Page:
Obstetricians and Gynecologists (OB-GYN) are medical doctors who focus on the medical care of women, especially related to the reproductive health of women. They specialize in treating women who are pregnant or are trying to become pregnant. They also provide medical services to women during childbirth.
The educational requirements for becoming any medical professional are extensive. Doctors must first complete a four year bachelor's degree, usually in a medical related science field. They must then be accepted to medical school, which is a highly competitive process. Medical students spend four years in school followed by three to seven years of residency. During residency, medical students train underneath the supervision of a licensed physician. Students then must pass a certification exam given by the American Board of Obstetrics and Gynecology and further licensing may be required, depending on the state in which a doctor wishes to practice.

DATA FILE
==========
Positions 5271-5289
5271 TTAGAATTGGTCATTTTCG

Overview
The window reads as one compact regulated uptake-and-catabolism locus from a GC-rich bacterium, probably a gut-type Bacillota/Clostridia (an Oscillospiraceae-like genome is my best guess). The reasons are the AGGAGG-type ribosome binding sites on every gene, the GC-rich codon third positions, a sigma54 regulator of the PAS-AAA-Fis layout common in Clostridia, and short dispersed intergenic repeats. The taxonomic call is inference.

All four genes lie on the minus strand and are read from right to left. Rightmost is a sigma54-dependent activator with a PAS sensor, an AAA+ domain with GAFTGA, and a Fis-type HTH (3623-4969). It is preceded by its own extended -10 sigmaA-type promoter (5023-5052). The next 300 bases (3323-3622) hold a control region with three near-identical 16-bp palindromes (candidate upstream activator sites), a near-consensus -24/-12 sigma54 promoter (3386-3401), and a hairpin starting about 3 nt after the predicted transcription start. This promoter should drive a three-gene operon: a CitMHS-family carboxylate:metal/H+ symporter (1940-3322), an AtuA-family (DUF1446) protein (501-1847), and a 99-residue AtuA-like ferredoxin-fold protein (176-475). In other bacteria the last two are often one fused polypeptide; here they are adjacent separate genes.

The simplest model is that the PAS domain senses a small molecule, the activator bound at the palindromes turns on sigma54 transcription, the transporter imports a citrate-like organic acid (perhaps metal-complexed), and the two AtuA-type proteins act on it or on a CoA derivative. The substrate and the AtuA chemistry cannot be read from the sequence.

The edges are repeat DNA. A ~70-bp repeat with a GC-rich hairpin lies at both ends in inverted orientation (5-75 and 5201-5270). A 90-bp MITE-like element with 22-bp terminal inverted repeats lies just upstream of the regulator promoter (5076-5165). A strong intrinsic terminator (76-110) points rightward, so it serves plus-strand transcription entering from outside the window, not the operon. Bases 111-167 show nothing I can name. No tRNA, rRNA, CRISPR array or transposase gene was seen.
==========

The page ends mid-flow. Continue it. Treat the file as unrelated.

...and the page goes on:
On average, OB-GYNs can expect a starting salary of around $120,000 per year, according to 2011 Pay Scale data. This varies by type of practice and location. Medical professionals practicing in the office of a physician earn, on average, more than those on staff at hospitals or medical schools. Medical professionals practicing in California earn more than those practicing in New York, for example. Typically, those in urban and suburban settings earn more than those in rural settings.
According to 2010 census data, OB-GYNs earn, on average, $166,000 per year. In 2011, Pay Scale reports that after five to nine years of employment, OB-GYNs earn between $101,547 and $263,223 per year. After 20 years of employment, Pay Scale indicates that, in 2011, OB-GYNs earn between $117,446 and $306,386.
The employment outlook for all physicians is positive. The Bureau of Labor Statistics predicts that employment of physicians will grow 22 percent between 2008 and 2018. The employment outlook for doctors in low-income and rural areas is especially good.